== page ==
So I got a new TV. An HD TV. Flat panel, sleek, nice. Even bought an HD cable to make it work. Figured we already had HD downstairs, so it would be a matter of putting the HD cable into the cable box and it'd be a "go." Except that my cable box was old enough that it didn't HAVE an HD input. #Fail. So I unhooked the old box and headed to my cable company (My company is Comcast, by the way) for an exchange.
I know, I know. Your cable company. The company you love to hate. They charge for everything, it takes forever to get service, and service calls occur under 80-hour windows, where you're trapped in your house, desperate for the cable guy to come, afraid to even go to the bathroom lest they appear while you're unavailable. Have heard it all. Have experienced a lot of it. "We're experiencing high call volume right now. You will be a decade older when we finally answer and you won't remember what you needed anymore." This time, I was informed that the amount that I was paying for HD wasn't for the service, but for each TV's HD service. $15 per. Nonetheless, I sucked it up and took the box.
The box I liked. Compact and sleek, I saw it as living nicely under my TV, taking up very little room. So we set it up, and we called to activate it. They did so over the phone, and we waited for it to take effect.
And today, 24-hours later, I realized that something was just "not right." I didn't have all the channels, and I kept getting a "you must activate this box" message. So I called. And got the "longer than normal" wait-time message. Gotta admit, I wasn't feeling all that "Comcastic."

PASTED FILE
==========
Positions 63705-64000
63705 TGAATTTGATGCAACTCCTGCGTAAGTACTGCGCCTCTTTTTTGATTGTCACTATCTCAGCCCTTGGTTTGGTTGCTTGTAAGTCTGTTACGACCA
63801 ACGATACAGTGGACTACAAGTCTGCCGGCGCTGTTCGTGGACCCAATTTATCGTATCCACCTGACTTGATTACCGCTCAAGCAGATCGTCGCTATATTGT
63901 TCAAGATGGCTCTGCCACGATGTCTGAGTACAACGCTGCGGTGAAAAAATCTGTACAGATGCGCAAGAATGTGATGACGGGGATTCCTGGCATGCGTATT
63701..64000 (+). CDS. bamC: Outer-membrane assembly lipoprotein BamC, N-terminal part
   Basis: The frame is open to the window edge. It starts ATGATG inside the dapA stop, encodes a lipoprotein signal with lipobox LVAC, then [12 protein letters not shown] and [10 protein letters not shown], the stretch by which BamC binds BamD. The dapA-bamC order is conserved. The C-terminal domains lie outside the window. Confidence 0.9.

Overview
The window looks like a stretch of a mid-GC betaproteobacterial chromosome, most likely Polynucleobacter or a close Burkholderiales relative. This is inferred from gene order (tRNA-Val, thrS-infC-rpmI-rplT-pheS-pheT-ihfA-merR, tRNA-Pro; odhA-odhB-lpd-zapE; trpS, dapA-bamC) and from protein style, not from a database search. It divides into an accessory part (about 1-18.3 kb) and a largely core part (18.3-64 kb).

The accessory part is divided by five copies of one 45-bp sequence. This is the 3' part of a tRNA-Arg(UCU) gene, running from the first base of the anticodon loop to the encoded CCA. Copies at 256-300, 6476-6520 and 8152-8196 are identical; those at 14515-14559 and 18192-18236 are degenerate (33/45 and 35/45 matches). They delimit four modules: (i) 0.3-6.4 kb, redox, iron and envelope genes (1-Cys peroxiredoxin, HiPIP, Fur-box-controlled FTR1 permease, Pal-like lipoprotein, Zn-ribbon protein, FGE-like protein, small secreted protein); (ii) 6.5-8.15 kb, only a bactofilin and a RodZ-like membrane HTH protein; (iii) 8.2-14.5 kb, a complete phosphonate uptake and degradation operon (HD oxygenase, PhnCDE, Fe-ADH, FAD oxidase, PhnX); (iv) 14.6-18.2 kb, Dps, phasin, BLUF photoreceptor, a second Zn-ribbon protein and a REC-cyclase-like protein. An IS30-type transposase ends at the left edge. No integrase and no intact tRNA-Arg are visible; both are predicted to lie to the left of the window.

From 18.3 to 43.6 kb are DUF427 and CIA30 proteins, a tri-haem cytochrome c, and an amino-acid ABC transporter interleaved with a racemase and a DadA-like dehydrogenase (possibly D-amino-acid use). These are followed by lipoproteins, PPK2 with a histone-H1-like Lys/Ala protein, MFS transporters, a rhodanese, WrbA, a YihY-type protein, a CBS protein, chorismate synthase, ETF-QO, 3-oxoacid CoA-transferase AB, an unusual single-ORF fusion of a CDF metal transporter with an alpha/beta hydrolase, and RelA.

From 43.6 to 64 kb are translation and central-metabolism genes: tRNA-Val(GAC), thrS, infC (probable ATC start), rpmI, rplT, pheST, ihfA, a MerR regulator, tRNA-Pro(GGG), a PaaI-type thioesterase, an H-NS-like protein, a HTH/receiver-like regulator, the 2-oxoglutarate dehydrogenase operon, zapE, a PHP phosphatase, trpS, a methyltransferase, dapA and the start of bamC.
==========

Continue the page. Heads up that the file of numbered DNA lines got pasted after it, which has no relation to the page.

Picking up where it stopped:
Enter social media. I had had an experience a year or so ago when my internet went out and I couldn't get through to tech support. I Tweeted something like, "Comcastic my fanny!" on Twitter, and lo and behold, @comcastcares (Frank Elias) sent me a message asking me what was up and how could he help? I thought, "Ok, no harm no foul," and direct-messaged my phone number. From text messaging on my cell and Twitter, Frank fixed my internet issue. No phone call, no waiting, and actually, very little hassle.
So this time, while I simultaneously was on hold waiting for phone support, I also fired up my computer and tweeted, "Looking for @comcastcares or one of Frank's compatriots. Need a reset (or something) on the new HD box. kthx."
A minute or so later (still on hold on the phone), @comcastBonnie asked me what was up (Frank has expanded his network, clearly). And again, within 10 minutes, I'd direct-messaged Bonnie my phone number and she activated the box, eliminated the message, and then told me I'd have a buttload more channels now. Before I ever got through on the phone.
And this is why, even though my cable company frustrates me sometimes, I absolutely love them, too. Because people like Frank and Bonnie have decided to make it better. By using social media. By having conversations with their customers, rather than just talking at them. If anyone at corporate Comcast reads this, I hope they call their Twitter crew right away and ask them what else they can do to improve the company. Because these people get it.
Twitter useless? Hardly. And this is an example even a luddite could appreciate.